It’s important to understand that we created this app because we wanted to figure out how to make judging better, not because we thought we already had the answers. So it’s not really for us to be the arbiters of what is ‘accurate’. My personal opinion though is that our users have more than held their own against the officials. Since we launched the app in October, the official judges have provided me with more head scratching moments than our users. For example iJudgeFights users scored Gomi vs. Sanchez in favor of Gomi and Aliev vs. Marshall in favor of Aliev.
We also see the app as a training tool for judges because they can practice scoring the fights and share their scorecards among their colleagues to get feedback. We have been working with veteran MMA referee Jerin Valel and his students to help foster this kind of interaction.
ESPN encourages viewers to use Facebook to judge boxing fights and some TV shows ask fans to use Twitter hashtags to score. Why does an App like yours get a more accurate account than traditional social media?
One of the things we set out to do was to make the user experience similar to an official’s and really put a virtual scorecard in the user’s hand. That means no changing your score after you’ve submitted it, and no viewing other people’s round scores before viewing your own.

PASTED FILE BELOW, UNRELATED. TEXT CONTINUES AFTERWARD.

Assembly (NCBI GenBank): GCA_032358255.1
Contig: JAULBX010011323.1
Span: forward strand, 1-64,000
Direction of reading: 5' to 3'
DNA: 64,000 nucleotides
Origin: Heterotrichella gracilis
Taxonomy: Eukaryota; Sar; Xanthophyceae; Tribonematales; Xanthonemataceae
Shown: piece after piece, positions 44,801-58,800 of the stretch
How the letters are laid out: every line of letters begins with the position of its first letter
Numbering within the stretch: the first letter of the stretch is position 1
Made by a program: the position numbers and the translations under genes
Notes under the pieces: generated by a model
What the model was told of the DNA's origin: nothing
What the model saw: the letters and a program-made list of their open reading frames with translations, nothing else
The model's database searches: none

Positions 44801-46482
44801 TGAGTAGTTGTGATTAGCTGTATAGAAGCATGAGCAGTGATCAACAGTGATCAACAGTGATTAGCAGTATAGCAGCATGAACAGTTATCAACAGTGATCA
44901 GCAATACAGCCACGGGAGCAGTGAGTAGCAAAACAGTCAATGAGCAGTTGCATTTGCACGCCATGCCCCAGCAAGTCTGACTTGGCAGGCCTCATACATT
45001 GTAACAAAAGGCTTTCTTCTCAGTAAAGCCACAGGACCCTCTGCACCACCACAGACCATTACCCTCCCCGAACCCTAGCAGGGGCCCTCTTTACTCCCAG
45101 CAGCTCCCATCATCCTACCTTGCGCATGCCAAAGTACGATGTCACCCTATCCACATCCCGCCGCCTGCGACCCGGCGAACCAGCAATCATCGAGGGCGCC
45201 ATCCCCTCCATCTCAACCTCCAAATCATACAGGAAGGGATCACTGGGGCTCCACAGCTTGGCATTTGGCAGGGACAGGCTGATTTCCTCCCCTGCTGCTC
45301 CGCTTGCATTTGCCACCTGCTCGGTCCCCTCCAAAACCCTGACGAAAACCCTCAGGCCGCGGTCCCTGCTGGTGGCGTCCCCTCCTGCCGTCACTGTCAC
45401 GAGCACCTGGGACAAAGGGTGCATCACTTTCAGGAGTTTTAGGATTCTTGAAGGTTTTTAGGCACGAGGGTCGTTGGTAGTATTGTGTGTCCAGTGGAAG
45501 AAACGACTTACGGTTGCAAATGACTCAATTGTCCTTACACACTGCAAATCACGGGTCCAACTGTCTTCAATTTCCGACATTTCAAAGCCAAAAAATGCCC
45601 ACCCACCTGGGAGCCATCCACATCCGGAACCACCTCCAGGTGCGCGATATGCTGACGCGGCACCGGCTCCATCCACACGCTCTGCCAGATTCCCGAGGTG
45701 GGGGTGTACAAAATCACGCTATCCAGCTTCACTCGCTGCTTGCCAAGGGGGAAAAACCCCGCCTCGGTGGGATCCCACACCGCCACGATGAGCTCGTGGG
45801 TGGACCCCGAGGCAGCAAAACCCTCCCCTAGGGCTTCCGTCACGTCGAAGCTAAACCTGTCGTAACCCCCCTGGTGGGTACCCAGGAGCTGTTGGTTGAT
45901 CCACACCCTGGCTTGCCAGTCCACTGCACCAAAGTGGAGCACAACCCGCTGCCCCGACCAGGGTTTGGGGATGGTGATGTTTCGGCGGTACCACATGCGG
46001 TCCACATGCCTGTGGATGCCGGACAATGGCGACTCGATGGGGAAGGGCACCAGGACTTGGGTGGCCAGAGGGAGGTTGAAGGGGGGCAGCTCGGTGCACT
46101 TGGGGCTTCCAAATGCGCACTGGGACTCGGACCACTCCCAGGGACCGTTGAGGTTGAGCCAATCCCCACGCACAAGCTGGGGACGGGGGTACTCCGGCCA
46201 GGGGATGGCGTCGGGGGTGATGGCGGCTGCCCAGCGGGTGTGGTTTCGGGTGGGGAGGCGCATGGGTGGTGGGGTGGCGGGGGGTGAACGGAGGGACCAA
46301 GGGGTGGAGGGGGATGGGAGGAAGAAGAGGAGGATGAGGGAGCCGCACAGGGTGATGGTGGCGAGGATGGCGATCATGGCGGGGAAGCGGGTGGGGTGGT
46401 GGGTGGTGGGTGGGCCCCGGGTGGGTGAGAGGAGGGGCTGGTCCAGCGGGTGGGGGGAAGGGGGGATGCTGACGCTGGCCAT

We also wanted our users to think about the judging criteria, not just score based on emotion. That’s why we ask them to select who ‘won’ each category of scoring criteria in the Unified Rules; Striking, Grappling, Aggression and Cage/Ring Control. This voting does not have an impact on the user consensus score, but it does make the user think about why they are scoring the round the way they have. You can also share your scores on Twitter and Facebook, which can encourage a lot of debate.
The idea is that the user sentiment reflects a considered, thoughtful approach and not a knee-jerk reaction. Our community is not yet large enough to prove it, but my hunch is that a very-large and highly engaged user base could prove just as accurate as ringside officials.
Why do you think judges at shows get so easily tricked (e.g. Marshall/Aliev) under the Unified Rules when it comes to scoring fights? Do you think the fans understand the rules better than the pros?
I have spoken with Big John McCarthy about this on a number of occasions. John is always quick to point out that the rules were really cobbled together as a compromise between defining a useful set of rules while keeping scary language such as ‘damage’ out of the rulebook, as it scared legislators. The result is a rule set that is ambiguous and allows two people watching the same fight to reach vastly different conclusions.